Either way, what it was trying to convey is that this blog post is all about a boneless smoked gammon joint, that was cooked in a saucepan of cola drink, celery, onion and carrots. You can make your own mind up as to what to call it. I call it yummy - but a terror to clean up afterwards!
I had been pondering over what to cook the bacon joint in - or whether to just pop it in the oven and roast it - for some time before hubby mentioned that we had a spare bottle of cola that I could use, if I wanted. Having already made a ham cooked in cola (albeit a much bigger one, the Christmas before last), I thought it would be interesting to see how it translated to a much smaller piece of meat.
|Has definitely succumbed to the "cola" effect!|
As is my habit, I soaked the gammon overnight to reduce its salt content. It smelled lovely when it went into its chilly bath (I just used water, as I was only interested in getting rid of the salt, rather than getting additional flavours into the meat) and I was quite hopeful of a good dinner the following day.
I roughly chopped up the two carrots, an onion and two sticks of celery and used them to create a trivet upon which to put the meat, as I've known the bottom of a piece of meat become quite scorched when cooked this way. In went the gammon and I poured the cola in until just covering the top of the meat, whilst still leaving a gap at the top of the saucepan. I didn't want it boiling over - not with cola involved in it, anyway!
I left the gammon chuckling away on a low simmer for approximately an hour and a half.
What I didn't think about though, was that as the pot simmered the steam gathered under the lid and ever so slightly lifted it. Enough for a splurt of cola/steam mix to decorate the top of my cooker, the buttons on the front of the cooker, the saucepan, the worktop to the side - and anything else that wanted to get in the way, with a sticky dark brown goo that was extremely hard to remove. Oh - and the goo that had managed to creep in between the saucepan and the hot plate and then burn, was virtually welded on. *sigh* I'll have to think of a better plan, if I'm going to do this again in future.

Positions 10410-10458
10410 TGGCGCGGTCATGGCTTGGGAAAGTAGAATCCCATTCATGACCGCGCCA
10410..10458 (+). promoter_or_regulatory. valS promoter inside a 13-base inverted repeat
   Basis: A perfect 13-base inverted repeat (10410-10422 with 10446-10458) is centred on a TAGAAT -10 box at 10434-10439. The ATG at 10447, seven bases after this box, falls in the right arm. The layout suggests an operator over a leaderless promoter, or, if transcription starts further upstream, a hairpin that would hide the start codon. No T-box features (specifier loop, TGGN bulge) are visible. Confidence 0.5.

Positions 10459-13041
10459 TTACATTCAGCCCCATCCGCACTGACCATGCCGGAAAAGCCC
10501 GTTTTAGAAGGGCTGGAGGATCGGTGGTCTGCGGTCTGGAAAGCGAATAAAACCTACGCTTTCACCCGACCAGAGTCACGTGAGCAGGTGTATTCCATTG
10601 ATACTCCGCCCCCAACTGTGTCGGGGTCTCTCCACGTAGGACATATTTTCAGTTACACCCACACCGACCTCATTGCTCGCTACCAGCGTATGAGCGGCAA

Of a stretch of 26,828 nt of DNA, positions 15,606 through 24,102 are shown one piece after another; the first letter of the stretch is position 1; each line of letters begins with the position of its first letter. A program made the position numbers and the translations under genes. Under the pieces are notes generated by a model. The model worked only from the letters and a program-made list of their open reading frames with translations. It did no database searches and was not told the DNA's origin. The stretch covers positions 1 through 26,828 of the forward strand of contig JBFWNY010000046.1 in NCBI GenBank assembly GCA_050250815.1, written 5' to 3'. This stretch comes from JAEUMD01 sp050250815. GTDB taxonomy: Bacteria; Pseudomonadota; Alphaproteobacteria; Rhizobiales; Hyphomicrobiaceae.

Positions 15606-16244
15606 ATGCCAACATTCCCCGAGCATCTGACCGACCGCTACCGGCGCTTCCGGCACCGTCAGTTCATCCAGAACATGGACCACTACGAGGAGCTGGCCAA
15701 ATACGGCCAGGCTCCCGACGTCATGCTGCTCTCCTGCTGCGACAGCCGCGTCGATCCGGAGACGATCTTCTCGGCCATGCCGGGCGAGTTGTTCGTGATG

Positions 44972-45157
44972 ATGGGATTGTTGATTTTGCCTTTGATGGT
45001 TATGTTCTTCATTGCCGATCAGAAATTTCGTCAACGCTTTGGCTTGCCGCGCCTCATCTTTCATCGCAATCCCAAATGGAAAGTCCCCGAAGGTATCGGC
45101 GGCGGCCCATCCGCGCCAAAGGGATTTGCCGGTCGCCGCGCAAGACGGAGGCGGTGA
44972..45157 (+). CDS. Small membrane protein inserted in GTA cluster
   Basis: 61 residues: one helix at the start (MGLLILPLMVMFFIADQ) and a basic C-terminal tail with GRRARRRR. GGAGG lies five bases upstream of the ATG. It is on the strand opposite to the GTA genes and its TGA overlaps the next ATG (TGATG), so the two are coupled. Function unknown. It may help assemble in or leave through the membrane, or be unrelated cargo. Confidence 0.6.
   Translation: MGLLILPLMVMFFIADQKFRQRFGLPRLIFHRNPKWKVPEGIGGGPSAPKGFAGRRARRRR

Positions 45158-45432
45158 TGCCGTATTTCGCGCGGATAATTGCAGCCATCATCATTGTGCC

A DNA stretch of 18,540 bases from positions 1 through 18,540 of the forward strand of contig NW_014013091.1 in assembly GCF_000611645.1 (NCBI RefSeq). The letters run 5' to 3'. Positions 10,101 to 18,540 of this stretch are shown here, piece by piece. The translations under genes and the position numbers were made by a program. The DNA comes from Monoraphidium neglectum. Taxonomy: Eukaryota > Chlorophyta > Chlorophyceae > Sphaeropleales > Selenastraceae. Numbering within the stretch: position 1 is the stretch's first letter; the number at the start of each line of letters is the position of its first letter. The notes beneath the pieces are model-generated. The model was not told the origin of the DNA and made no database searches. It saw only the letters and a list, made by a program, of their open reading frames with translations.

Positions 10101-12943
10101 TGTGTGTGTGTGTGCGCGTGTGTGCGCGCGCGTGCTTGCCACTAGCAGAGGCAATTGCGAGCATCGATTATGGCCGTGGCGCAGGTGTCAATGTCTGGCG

I had used a big jam cauldron for the Christmas piece that I cooked in this way, and it obviously didn't have the same effect between steam and lid, as this hadn't happened then.
|Served with roast potatoes & parsnips, creamed leeks, cabbage and carrots - delicious!|
Still, the end result was worth all the mopping up and cleaning. The ham emerged looking pleasingly dark and, when cut, demonstrated a lovely distinction between the cola-flavoured outside and the pink, succulent inside. Between the soaking and the cooking, the ham had wound up delightfully moist and very acceptably mild in flavour. There wasn't a very distinctive difference in flavour between the inner and outer, which is nice because you don't really want a strong cola influence in your roast dinner.
|Roasties close up - no dribbling, now!|
Next on the list for these potatoes is to try them in potato salad, after which I'm sure will come some mashed potato. I can't see son & heir letting me get away without mashing them, for very much longer!